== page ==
As a child, Ramadan would be one of my favourite times of the year. You would find Mum in the kitchen making her well-loved Iftar specials – deliciously fried samosas, flaky meat pastries, creamy Faluda, a feast! – whilst Dad would be busy packing us into the car to take us to the mosque to break our fast.
Come the weekend, there would be Sehri and Iftar gatherings at different relatives and family friends’ houses throughout the month, and it was great fun to see my friends all the time.
Growing up, things started to change. My siblings would opt to stay at home more to study or work, and eventually move out once married to start their own lives. Our enjoyable, social sehri get-togethers soon became a quick and lonely bowl of cocopop before bed, and those close childhood friends of mine were a distant memory.
Now, as a young professional living in London with my lovely husband, Ramadhan is definitely not the same as it once was. I can’t just waltz into the kitchen and nab one of Mum’s heavenly buttery pastries anymore, nor do I have the time to drive all the way to the mosque for Iftar on a weekday. Not to mention that as a food writer, a quick bowl of cereal before bed just won’t suffice for me.
So, what is Ramadan like for a young professional living in London?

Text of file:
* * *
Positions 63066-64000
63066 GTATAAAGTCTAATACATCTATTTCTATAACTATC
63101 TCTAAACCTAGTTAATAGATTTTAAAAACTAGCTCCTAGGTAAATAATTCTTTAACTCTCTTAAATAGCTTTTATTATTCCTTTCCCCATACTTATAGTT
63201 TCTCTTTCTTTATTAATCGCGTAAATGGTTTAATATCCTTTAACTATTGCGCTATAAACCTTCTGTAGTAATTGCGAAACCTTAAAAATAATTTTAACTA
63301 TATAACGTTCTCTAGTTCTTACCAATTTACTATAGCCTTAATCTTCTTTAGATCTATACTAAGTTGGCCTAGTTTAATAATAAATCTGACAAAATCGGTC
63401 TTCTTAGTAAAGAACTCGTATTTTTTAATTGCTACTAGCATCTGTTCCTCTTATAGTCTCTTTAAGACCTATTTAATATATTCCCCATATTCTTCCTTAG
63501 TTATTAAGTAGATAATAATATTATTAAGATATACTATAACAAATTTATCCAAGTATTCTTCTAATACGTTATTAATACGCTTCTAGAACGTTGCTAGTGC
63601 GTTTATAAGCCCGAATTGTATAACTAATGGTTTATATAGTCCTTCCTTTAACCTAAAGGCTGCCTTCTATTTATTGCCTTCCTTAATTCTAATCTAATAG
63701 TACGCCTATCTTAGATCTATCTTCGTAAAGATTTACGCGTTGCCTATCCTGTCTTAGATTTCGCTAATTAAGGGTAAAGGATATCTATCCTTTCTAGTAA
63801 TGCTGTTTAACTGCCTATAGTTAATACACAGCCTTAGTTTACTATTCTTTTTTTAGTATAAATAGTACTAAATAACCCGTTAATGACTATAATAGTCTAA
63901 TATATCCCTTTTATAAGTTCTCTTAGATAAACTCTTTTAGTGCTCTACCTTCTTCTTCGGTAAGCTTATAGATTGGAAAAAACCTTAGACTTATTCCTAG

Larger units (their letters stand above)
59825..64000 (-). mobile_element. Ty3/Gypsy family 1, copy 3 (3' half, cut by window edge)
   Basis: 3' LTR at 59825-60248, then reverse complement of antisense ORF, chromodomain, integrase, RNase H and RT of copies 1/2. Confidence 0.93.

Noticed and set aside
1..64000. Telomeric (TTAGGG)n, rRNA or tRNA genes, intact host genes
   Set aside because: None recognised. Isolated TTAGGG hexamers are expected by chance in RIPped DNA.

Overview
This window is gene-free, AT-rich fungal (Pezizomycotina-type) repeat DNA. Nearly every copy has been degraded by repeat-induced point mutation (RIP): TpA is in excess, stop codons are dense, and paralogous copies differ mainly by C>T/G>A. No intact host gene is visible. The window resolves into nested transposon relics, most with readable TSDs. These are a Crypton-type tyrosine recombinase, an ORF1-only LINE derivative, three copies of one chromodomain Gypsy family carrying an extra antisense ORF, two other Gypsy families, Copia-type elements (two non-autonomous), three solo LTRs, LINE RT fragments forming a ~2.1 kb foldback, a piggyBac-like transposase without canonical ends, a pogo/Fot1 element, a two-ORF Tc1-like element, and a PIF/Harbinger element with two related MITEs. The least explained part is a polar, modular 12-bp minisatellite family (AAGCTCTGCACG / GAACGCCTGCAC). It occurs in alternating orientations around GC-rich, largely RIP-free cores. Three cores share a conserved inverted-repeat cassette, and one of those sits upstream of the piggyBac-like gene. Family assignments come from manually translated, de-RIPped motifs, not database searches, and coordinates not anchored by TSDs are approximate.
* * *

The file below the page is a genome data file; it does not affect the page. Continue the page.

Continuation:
Dreaded Ramadan breath and that hangry feeling (yes, it’s a real thing!) aside, I’ve grown to appreciate and connect more spiritually with this annual fasting period. I like to look at it as a 30-day life detox; no more overpriced morning caffeine fixes nor a cheeky sugar filled pastry to snack on to make a day spent at my desk more pleasant, but instead, there is a new sense of mindfulness.
Above all else, as times have changed, so has the halal food business.
Not only do we suddenly have more options available to us but I would go so far as to say we are spoilt for choice, and several restaurants are now even starting to offer special Iftar menus or extending their opening hours to accommodate for Sehri. While nothing will really compare to Mum’s cooking, I find I do not need to be loitering around her kitchen to be fed. Instead, it seems, and rightly so, that in an age of convenience, whatever we desire is well and truly catered for.
With my work keeping me on my feet all the way until my husband finally manages to get home after years of what I have been telling him are unreasonable working hours, we are only left a narrow window to squeeze in an evening together, or if lucky, enough time to meet up with friends and family.
It’s a relief, to that end, that Iftar time is no longer a matter of what to make, but where to go for a meal.
Ramadan is once again a time of gathering and sharing, although without the struggle of slaving over a hot stove. Perhaps when we have a family, things will be like the old days again, but as young professionals, the current state of things seem to work just fine for us!
You can check out more from Halal Girl About Town and her foodies’ adventures over at halalgirlabouttown.com